Trip to the National Space Centre

Sadly, Monday signalled the time to send our Sokol friend onto his new home, but not before adding a new resource to his case – an instructional DVD starring our very own Mr Randall. I’m sure it will prove both very useful and entertaining for the next occupants.

Once completed, it was time to focus on the next event. Indeed, it’s hard to believe that we are only four weeks into the new term. So much seems to have happened that I am losing all track of time.  This week was no exception, with the Year 5 trip to the National Space Centre in Leicester – and what an ‘Out of This World’ experience we had.

The day didn’t exactly start off as planned, as despite leaving early before 8:30am, we were quickly ensnared in the web of traffic that is the A500 – but this time, much worse than normal, unfortunately. Having doubled back, about 45 minutes later, we eventually reached Junction 15 of the M6 to try and head down the opposite way to reach our route – very frustrating for all.

Fortunately, I had booked our mission for the afternoon slot, so that it meant we would only miss time looking around the exhibits. After a stop at a service station for some of the children to relieve themselves (including the driver!), we finally arrived at 10:45am – 45 minutes late – to be met by a friendly representative who gave us a brief overview of the day.

Lunch bags deposited, we headed off to explore. The first thing we saw was a Soyuz spacecraft suspended from the ceiling – very apt as this is the current mode of transport for astronauts travelling to the ISS and we have just spent two weeks examining the spacesuit that they wear during their voyage. By the way, did you know that it costs £34million just for a seat! Not to mention all the training expenses and equipment.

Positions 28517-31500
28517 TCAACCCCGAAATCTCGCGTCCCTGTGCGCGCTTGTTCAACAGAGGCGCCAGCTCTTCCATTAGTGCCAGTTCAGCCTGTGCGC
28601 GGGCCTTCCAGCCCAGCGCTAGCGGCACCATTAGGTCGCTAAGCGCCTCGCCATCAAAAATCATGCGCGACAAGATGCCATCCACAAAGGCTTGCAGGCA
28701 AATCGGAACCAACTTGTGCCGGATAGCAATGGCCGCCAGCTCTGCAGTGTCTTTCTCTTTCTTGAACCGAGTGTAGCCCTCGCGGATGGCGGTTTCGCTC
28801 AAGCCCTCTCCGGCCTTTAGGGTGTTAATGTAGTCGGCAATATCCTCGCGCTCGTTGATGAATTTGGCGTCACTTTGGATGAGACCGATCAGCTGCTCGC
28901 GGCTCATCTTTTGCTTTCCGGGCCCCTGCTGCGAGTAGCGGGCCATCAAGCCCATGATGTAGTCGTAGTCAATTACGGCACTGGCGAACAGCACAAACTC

Through the turnstiles and the world of space was opened up to us. There was so much to feast your eyes on; it was difficult to know where to look first. It was certainly brain overload for many of the children (and adults!). I certainly would like to return and spend time investigating in more detail.

One of the highlights of the exhibition was the 42 metre Rocket Tower, which you had to climb 144 stairs to reach the top of. This houses the Blue Streak and Thor Able rockets as well as an Apollo Lunar Lander and a large piece of Moon Rock collected by Gene Carnan – the last man to walk on the Moon. Wait a minute; didn’t we have some samples in Rode Heath School last year?

The morning flew by in a whirlwind and we were glad to sit down to have our lunch. It was however, nothing compared to the afternoon’s events.

At 1pm we were led by our Mission Commander outside the building to the Challenger Learning Centre. This is the only one of its kind in Europe and was set up with money raised following the Challenger disaster in 1986. Our mission was to rendezvous with and land a probe on a comet.

The class was split into two teams: Mission Control and the Spacecraft Crew. Each pupil had a designated role within their team, which was mirrored by the other team. I couldn’t believe it when, after a short briefing, we entered the Mission Control area. It was actually set up like the real NASA Mission Control with computers, monitors, benches and headsets to communicate with those in the spacecraft. Instructions came thick and fast and I could see some of the children were starting to panic, particularly Hannah who had the job of relaying all the messages to the other team. But I needn’t have worried. Once the children got the hang of following the steps in their mission pack, everything ran pretty smoothly. Helena, working with Taylor in the Spacecraft, found an unfamiliar object and using information gathered by the other team, identified this as a new comet, which we later named as RHPS5 after the school.

Half way through the session the teams swapped over and having travelled in the shuttle, we emerged through an airlock into the spacecraft itself. The activities here were much more hands on, with children using robotic arms to measure the weights of substances and testing the PH of various liquids. Helena and Taylor were now responsible for finding the best landing site on the RHPS5 comet, whilst Charlie and Ruby assembled the probe in an enclosed ‘Clean Environment’.

With minutes to spare they achieved their objective and using Helena and Taylor’s co-ordinates the probe was successfully deployed and landed on the surface of RHPS5 to huge cheers from Year 5. The teamwork had been fantastic and the children were complimented on their ability to complete what was regarded as a very challenging mission.

Apparently they do sleepovers too . . .

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